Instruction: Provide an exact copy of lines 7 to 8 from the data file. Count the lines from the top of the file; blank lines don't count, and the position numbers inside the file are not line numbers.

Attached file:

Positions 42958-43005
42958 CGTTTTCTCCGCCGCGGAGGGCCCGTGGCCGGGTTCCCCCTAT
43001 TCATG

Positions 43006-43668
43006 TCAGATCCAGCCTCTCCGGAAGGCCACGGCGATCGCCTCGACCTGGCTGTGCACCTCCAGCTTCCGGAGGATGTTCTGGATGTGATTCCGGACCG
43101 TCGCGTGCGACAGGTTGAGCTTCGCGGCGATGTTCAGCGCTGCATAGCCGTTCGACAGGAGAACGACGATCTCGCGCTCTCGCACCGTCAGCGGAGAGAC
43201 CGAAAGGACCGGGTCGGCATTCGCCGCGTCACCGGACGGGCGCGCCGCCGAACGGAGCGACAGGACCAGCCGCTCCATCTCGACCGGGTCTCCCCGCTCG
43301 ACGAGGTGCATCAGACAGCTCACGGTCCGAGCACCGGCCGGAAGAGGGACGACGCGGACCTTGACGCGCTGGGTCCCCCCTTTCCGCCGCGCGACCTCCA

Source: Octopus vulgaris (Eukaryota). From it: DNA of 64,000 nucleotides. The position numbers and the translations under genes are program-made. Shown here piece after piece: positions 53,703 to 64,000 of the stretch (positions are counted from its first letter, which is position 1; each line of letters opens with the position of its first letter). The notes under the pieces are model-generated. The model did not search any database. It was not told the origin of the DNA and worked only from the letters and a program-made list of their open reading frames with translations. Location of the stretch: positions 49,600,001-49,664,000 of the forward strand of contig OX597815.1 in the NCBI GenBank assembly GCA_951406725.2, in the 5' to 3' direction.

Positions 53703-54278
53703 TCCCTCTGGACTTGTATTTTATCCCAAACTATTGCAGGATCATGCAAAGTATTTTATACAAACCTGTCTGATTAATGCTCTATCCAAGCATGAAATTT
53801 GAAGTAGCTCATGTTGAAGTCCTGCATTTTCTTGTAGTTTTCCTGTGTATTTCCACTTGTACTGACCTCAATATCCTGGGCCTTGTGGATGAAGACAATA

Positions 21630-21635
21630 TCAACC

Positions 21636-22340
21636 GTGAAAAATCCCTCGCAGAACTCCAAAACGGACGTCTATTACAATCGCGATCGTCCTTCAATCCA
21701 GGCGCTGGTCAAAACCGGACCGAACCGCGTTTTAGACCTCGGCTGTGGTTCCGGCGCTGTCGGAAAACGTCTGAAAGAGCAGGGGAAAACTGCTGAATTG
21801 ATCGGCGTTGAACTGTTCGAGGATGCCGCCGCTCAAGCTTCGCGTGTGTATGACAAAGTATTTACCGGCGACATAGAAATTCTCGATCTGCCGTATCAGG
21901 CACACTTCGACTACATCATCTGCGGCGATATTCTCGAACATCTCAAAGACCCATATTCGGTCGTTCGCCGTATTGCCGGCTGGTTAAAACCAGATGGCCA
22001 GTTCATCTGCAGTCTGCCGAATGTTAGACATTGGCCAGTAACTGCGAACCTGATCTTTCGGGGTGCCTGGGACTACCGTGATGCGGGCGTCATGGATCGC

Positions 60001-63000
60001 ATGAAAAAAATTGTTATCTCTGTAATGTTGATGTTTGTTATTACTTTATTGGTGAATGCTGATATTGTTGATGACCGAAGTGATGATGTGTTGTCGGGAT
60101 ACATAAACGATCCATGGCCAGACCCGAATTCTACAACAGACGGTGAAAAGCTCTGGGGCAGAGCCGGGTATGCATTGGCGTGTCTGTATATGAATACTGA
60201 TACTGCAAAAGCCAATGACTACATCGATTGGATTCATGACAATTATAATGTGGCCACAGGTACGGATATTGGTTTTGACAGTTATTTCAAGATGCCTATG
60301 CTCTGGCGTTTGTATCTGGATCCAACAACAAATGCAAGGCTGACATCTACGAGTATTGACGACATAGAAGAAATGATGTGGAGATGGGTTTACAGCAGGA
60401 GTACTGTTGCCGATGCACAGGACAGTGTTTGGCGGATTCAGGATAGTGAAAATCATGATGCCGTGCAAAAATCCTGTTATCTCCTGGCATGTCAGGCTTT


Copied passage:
43201 CGAAAGGACCGGGTCGGCATTCGCCGCGTCACCGGACGGGCGCGCCGCCGAACGGAGCGACAGGACCAGCCGCTCCATCTCGACCGGGTCTCCCCGCTCG
43301 ACGAGGTGCATCAGACAGCTCACGGTCCGAGCACCGGCCGGAAGAGGGACGACGCGGACCTTGACGCGCTGGGTCCCCCCTTTCCGCCGCGCGACCTCCA